Industry Reactions to the Farm, Food, and National Security Act of 2024

Brian GermanAgri-Business, Farm Bill, Industry

National Security Act

The agricultural community is praising the House Agriculture Committee for incorporating reforms to U.S. international food aid programs in the newly released Farm, Food, and National Security Act of 2024. Key agricultural and labor organizations, including the North American Millers’ Association and U.S. Wheat Associates, support these changes, which aim to enhance the Food for Peace program without additional taxpayer expense.

The act mandates that at least 50 percent of the Food for Peace budget be used directly for U.S. commodities and shipping, ensuring substantial American involvement in alleviating global hunger. It also streamlines the Bill Emerson Humanitarian Trust, making the program more responsive to emergencies.

Kim Z Cooper from the North American Millers’ Association emphasized the urgency of feeding more people amid global famine. Peter Laudeman from U.S. Wheat Associates highlighted the commitment of American farmers to this mission. Craig Meeker of the National Sorghum Producers underscored the moral and practical necessity of addressing food insecurity.

National Association of State Departments of Agriculture CEO Ted McKinney commended the collaborative process, highlighting the farm bill’s significance to the economy, which supports nearly 23 million jobs. The National Cotton Council also praised the bill for increasing support levels for cotton producers facing rising production costs and improving risk management strategies.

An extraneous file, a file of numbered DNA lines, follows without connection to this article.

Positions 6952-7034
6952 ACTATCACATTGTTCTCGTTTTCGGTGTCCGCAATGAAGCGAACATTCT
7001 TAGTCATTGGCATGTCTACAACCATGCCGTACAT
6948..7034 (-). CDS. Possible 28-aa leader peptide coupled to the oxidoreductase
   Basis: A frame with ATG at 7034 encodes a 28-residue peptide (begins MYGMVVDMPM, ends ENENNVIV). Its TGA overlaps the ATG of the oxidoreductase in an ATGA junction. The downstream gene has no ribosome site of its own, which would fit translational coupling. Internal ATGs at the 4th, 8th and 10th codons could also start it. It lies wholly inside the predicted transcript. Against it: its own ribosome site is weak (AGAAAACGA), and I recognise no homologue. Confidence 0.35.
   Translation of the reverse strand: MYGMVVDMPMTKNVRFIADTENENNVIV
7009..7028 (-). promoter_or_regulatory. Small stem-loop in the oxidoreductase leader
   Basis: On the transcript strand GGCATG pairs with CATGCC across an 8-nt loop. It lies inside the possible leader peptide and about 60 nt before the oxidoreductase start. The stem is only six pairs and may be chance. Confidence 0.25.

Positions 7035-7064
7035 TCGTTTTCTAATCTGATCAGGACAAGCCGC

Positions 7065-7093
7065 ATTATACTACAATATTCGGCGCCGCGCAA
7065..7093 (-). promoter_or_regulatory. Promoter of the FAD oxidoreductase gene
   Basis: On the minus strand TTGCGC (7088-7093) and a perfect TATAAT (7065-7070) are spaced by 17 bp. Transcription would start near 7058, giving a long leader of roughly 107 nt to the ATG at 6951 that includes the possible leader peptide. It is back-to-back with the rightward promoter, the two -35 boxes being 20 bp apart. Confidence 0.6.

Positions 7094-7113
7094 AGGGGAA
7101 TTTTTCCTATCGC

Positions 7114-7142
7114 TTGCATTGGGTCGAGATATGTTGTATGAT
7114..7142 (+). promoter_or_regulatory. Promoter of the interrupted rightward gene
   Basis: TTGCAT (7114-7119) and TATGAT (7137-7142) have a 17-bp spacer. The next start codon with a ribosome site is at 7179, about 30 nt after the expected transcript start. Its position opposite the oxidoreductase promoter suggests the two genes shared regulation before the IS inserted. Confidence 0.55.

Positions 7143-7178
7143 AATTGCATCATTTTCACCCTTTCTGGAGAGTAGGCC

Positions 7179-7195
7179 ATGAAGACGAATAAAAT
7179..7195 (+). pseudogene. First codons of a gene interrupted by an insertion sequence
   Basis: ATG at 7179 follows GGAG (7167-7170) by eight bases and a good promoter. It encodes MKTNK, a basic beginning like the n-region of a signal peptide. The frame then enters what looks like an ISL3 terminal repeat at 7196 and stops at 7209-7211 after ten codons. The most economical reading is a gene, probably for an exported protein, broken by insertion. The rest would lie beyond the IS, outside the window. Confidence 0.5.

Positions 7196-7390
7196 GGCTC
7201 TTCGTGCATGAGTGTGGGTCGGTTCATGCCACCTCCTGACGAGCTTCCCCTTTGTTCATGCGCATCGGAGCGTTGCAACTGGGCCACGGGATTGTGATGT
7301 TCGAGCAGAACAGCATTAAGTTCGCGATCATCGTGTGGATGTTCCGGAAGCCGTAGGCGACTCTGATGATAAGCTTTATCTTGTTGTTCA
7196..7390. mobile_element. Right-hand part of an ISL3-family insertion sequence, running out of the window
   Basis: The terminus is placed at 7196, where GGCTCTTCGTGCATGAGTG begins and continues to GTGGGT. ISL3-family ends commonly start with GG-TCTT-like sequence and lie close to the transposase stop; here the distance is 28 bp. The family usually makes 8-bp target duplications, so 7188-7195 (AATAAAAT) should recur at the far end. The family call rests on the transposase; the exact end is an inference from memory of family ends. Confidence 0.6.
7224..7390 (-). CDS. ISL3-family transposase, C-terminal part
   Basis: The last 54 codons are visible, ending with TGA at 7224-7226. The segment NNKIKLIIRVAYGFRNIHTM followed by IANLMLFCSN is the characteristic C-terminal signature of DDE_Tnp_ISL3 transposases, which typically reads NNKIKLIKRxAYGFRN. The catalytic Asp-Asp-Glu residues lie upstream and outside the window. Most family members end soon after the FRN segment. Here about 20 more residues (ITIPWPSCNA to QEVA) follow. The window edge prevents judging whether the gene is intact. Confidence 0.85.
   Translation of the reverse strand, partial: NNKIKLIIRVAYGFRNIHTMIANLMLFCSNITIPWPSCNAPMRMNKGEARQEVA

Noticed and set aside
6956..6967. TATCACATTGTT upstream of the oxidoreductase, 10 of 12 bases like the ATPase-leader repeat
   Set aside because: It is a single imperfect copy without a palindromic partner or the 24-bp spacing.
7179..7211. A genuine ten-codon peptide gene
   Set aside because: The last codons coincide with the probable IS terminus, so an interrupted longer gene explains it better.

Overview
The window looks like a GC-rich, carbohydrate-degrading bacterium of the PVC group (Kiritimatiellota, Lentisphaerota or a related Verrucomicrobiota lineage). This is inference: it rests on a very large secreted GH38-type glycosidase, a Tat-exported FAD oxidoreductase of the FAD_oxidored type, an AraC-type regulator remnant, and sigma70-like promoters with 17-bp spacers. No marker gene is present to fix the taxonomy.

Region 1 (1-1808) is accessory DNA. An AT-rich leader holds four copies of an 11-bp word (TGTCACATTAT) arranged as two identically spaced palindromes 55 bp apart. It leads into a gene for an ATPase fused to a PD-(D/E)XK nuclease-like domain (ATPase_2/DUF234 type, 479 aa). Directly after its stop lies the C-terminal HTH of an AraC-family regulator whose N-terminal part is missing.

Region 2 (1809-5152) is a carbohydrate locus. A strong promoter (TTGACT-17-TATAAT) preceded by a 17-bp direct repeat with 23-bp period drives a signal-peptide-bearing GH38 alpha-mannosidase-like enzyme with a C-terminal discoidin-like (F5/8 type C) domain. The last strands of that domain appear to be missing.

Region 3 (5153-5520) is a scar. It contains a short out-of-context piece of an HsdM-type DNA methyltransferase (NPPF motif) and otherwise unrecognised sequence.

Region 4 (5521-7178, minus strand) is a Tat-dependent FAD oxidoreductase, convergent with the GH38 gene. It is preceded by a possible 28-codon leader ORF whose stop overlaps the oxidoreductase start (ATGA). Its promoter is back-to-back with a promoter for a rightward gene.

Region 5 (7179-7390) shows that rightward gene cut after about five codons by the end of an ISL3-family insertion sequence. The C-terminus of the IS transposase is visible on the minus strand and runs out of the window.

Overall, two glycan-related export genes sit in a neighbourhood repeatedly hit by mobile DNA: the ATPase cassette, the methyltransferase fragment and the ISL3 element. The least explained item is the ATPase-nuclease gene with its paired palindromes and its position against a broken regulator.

“Conservation and research programs help farmers protect the resources they’ve been entrusted with and enable American agriculture to remain on the forefront of innovation,” American Farm Bureau Federation President Zippy Duvall said in a press release. “Nutrition programs also give a helping hand to families struggling to make ends meet.”

However, other groups also raised issues with perceived shortcomings with the Farm, Food, and National Security Act of 2024. House Agriculture Ranking Member David Scott criticized the bill for potential cuts to SNAP and restrictions on climate-smart conservation funding. The Climate Action Campaign expressed concerns over the reallocation of funds meant for climate-smart agriculture, arguing it jeopardizes efforts to combat climate change and support farmers.

The bill’s release marks a significant step forward in the legislative process, with ongoing debates expected as it progresses through the House.

Brian German
Ag News Director / AgNet West